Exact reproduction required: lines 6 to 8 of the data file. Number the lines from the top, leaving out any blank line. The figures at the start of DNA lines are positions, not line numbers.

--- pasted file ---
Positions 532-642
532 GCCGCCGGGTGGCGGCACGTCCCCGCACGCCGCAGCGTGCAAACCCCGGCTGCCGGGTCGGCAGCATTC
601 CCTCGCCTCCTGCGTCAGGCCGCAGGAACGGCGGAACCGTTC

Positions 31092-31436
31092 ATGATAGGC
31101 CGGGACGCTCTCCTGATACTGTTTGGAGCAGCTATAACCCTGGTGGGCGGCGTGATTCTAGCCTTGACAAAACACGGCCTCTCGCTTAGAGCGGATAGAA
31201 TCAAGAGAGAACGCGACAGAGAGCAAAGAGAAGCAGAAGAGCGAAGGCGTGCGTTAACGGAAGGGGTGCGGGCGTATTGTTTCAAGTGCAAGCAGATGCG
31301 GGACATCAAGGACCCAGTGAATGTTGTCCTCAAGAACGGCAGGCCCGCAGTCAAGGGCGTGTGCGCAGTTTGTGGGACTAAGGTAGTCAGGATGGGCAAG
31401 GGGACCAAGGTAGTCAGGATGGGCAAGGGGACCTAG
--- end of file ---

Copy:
31101 CGGGACGCTCTCCTGATACTGTTTGGAGCAGCTATAACCCTGGTGGGCGGCGTGATTCTAGCCTTGACAAAACACGGCCTCTCGCTTAGAGCGGATAGAA
31201 TCAAGAGAGAACGCGACAGAGAGCAAAGAGAAGCAGAAGAGCGAAGGCGTGCGTTAACGGAAGGGGTGCGGGCGTATTGTTTCAAGTGCAAGCAGATGCG
31301 GGACATCAAGGACCCAGTGAATGTTGTCCTCAAGAACGGCAGGCCCGCAGTCAAGGGCGTGTGCGCAGTTTGTGGGACTAAGGTAGTCAGGATGGGCAAG